Thursday, July 08, 2010

OIA performance stats: Fail

The Official Information Act requires government agencies to respond to requests

as soon as reasonably practicable, and in any case not later than 20 working days after the day on which the request is received.
Requests can be extended, but the 20 day time limit is the basic benchmark against which performance is measured.

This morning I received the OIA tracking data for the office of Tim Groser, Minister of Trade and Climate Change Negotiations, and until recently, Minister of Conservation. Groser's office received 48 OIA requests during the 2009 financial year. Eleven of these were transferred to other Ministers, while 5 were excluded to bad data. Of the remainder, 16 - 50% - were late. The average response time was 31.2 working days, while the median response time was 24.5 working days. These figures were dragged up by a series of requests which were extended for three months, but even excluding those, the average response time is still 22.9 working days and the median 22 working days - both well outside the statutory timeframe.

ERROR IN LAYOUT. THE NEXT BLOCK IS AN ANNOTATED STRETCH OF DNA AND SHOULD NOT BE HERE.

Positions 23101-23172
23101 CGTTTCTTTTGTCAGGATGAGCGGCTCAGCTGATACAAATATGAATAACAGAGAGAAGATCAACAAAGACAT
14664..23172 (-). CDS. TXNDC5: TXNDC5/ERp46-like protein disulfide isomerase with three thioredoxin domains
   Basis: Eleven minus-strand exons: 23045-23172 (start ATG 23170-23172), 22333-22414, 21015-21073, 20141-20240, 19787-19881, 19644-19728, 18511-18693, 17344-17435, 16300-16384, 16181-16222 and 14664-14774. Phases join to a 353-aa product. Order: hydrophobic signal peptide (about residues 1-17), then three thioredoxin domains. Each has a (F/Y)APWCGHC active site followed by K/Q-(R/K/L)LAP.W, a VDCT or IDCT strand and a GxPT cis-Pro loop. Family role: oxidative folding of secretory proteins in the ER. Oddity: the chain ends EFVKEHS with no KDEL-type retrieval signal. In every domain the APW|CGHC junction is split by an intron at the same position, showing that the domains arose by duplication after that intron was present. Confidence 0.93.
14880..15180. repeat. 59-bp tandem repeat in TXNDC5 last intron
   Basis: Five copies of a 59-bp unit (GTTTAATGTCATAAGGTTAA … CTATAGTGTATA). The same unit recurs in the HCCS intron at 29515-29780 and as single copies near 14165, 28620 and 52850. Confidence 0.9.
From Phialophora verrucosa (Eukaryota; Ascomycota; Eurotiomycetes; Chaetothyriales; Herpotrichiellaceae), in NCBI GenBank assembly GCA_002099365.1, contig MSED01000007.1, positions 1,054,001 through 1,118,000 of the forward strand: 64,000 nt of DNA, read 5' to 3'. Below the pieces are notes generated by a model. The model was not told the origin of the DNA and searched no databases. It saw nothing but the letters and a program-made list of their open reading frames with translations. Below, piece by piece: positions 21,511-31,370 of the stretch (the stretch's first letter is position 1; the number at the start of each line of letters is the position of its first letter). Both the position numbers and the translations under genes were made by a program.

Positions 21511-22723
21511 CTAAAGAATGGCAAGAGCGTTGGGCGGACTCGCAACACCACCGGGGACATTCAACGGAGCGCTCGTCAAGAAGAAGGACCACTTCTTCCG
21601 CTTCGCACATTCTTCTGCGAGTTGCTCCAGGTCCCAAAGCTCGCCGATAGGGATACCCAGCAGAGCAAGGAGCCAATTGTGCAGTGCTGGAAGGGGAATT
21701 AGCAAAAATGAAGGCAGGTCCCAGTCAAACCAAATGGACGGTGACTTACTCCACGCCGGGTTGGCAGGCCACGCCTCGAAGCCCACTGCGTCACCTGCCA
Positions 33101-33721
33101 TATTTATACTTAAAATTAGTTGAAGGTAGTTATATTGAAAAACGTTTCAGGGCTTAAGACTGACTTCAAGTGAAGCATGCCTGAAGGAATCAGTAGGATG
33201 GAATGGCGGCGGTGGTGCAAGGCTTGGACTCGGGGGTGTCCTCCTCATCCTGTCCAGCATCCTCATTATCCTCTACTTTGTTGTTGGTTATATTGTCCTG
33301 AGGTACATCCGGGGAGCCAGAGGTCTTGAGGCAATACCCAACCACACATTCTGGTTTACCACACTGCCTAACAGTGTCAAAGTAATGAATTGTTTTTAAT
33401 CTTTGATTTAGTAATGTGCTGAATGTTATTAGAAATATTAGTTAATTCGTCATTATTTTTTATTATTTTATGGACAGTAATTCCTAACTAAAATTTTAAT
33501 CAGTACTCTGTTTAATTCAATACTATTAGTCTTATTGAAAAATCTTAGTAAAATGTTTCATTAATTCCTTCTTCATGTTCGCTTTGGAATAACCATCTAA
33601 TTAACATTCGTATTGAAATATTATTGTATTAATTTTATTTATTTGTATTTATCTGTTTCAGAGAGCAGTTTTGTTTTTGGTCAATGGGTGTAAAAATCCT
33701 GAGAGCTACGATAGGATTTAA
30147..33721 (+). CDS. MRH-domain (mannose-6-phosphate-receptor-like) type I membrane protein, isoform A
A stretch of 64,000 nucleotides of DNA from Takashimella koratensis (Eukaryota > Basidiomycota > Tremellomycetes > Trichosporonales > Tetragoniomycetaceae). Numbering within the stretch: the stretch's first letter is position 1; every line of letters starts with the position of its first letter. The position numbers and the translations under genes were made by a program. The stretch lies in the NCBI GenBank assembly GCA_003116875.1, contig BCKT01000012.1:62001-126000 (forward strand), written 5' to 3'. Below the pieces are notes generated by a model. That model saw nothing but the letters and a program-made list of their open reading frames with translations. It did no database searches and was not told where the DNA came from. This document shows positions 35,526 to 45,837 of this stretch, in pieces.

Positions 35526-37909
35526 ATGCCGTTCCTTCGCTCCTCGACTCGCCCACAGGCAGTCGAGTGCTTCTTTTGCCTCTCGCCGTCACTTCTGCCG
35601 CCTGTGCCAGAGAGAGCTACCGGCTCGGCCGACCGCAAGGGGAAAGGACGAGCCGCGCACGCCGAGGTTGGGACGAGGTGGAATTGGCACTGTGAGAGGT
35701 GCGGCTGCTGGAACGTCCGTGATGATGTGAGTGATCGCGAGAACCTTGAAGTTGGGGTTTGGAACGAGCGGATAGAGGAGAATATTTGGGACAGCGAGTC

This can only be viewed as an utter failure by Groser to meet his obligations under the Act, and it is not acceptable from any Minister or department. Mistakes happen, but only obeying the law 50% of time suggest simple contempt.